By Chitwan Khosla, Features Editor
Science is about questions and looking for their answers. If Newton hadn’t wondered and looked for why the apple fell to the Earth instead of going up, we might have never found out about gravity. So, like Newton, this section is a quest to find answers in the field of science, logic, and theories. If you have a question about science that you’d like answered, send it to Chitwan at email@example.com
Why does the Earth rotate clockwise?
Actually, we can’t determine the direction of Earth’s rotation on its axis and there is no correct answer to this question. We can’t determine its direction because it depends on our reference point and from where we see it. If we observe earth’s rotation from above the North Pole, we will see that its direction in counter-clockwise. If we observe the rotation from above the South Pole, it will appear to be a clockwise motion. As to why the earth rotates, many believe that its motion is due to how it came to be. The Big Bang theory states that earth, like other celestial bodies, was formed when a huge cloud collapsed. The earth started spinning thereafter at a given speed, and, since according to Newton’s first law of motion “A body at rest will remain at rest, and a body in motion will remain in motion unless it is acted upon by an external force,” the earth remains spinning as no external force is present to stop it.
Why don’t the oceans freeze during winters while the rivers do even though they have high speed water currents?
Even though the oceans seem calmer than the rivers, the water is constantly moving at greater depths at a very high speed and at a greater volume. This is a pretty complex thing to understand if you are not familiar with the geographical water currents and their direction of flow. The water currents from warmer regions also flow in the direction of colder regions; this is based on the theory of transfer of energy. Energy flows from a high concentration region to a lower concentration region. Heat energy from warm water regions thrusts the currents to flow to colder regions. This plays a key role in keeping the oceans warmer because rivers don’t come in contact with these currents.
Also, the presence of high salt concentrations lowers the freezing temperature for the oceans. Oceans are very deep and the ocean beds are several metres below the Earth’s outer crust. As we know that Earth’s inner layers radiate Earth’s internal heat, deeper is warmer (past a point). So it is actually quite cozy and warm near the ocean beds and thus, prevents the freezing of the water.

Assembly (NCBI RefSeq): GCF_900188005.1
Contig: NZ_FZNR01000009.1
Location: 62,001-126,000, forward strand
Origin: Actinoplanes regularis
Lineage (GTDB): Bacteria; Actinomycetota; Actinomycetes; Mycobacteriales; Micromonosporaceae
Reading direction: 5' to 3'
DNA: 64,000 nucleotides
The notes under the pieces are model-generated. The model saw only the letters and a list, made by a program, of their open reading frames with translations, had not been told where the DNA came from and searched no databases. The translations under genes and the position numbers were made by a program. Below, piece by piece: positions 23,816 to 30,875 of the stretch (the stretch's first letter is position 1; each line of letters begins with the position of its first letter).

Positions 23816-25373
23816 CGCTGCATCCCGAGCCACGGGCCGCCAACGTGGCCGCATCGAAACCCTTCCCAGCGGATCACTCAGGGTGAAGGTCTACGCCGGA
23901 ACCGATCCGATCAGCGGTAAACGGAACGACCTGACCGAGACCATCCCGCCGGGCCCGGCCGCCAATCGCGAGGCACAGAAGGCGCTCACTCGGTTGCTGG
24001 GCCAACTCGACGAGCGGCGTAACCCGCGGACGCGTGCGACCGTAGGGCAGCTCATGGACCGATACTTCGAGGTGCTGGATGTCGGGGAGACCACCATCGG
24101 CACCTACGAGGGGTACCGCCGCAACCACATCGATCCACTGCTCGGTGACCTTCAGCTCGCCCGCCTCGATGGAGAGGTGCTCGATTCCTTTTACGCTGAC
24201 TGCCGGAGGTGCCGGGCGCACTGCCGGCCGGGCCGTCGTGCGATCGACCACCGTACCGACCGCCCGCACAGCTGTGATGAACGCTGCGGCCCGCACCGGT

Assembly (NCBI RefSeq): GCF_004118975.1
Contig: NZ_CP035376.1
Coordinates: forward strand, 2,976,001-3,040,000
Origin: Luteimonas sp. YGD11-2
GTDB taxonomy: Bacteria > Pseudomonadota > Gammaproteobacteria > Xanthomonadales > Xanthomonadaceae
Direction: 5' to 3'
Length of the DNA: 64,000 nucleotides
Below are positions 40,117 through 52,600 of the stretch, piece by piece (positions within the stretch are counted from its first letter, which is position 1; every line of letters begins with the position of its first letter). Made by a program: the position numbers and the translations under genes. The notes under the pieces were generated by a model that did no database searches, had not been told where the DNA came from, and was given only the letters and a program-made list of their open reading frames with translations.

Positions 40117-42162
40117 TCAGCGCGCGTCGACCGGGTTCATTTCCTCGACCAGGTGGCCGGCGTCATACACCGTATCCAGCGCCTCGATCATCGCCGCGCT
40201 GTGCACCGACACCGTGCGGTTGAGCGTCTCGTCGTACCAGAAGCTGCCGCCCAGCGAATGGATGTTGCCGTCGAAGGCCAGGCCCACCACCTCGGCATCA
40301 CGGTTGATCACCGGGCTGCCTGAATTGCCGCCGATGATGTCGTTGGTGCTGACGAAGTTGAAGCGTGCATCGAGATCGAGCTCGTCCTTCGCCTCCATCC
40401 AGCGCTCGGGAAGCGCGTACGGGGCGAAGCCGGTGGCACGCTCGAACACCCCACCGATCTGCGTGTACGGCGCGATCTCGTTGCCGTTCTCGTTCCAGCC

Rivers, on the other hand, are shallower with fresh water and generally freeze at zero degrees Celsius (or below). They have a lesser volume of water which loses heat energy much faster.
One more thing to keep in mind is that oceans do freeze in regions like the Arctic and Antarctica. Icebergs and ice caps are formed but the whole ocean doesn’t freeze. This is because of a number of reasons: enough warm water currents don’t reach these regions, the top ice crust forms as insulation for the water below, and water is saltier as we go deeper.
What are gene banks and why do we need them?
Biosciences for Farming in Africa, a non-profit initiative to improve farming conditions in African countries defines gene banks as biological repositories—collections of samples of DNA or genes of plants and animals produced by preserving their reproductive tissues, which can used for breeding purposes in future. Seeds, parts of plants that can propagate, and sperm and eggs of animals are stored in artificial environments and kept viable for reproduction. The samples are often periodically checked and replaced if needed.
Robert Lamb—a writer at HowStuffWorks and a blogger—in his article on gene banks compared the gene banks with Noah’s efforts to preserve the diversity of life. We know that human activities pose a great threat to wildlife and plant life on Earth. Lamb mentioned that according to the US Fish and Wildlife Service, more than 900 species of animals are currently endangered. He further stated that to avoid their extinction, scientists want to preserve their genes for cloning and artificial breeding in future. According to the above mentioned sources, gene banks are useful for ensuring the conservation of animal and bird species that are on the verge of extinction and for ensuring healthy breeding of plants or crops. These also provide an insight to the natural world and its functioning.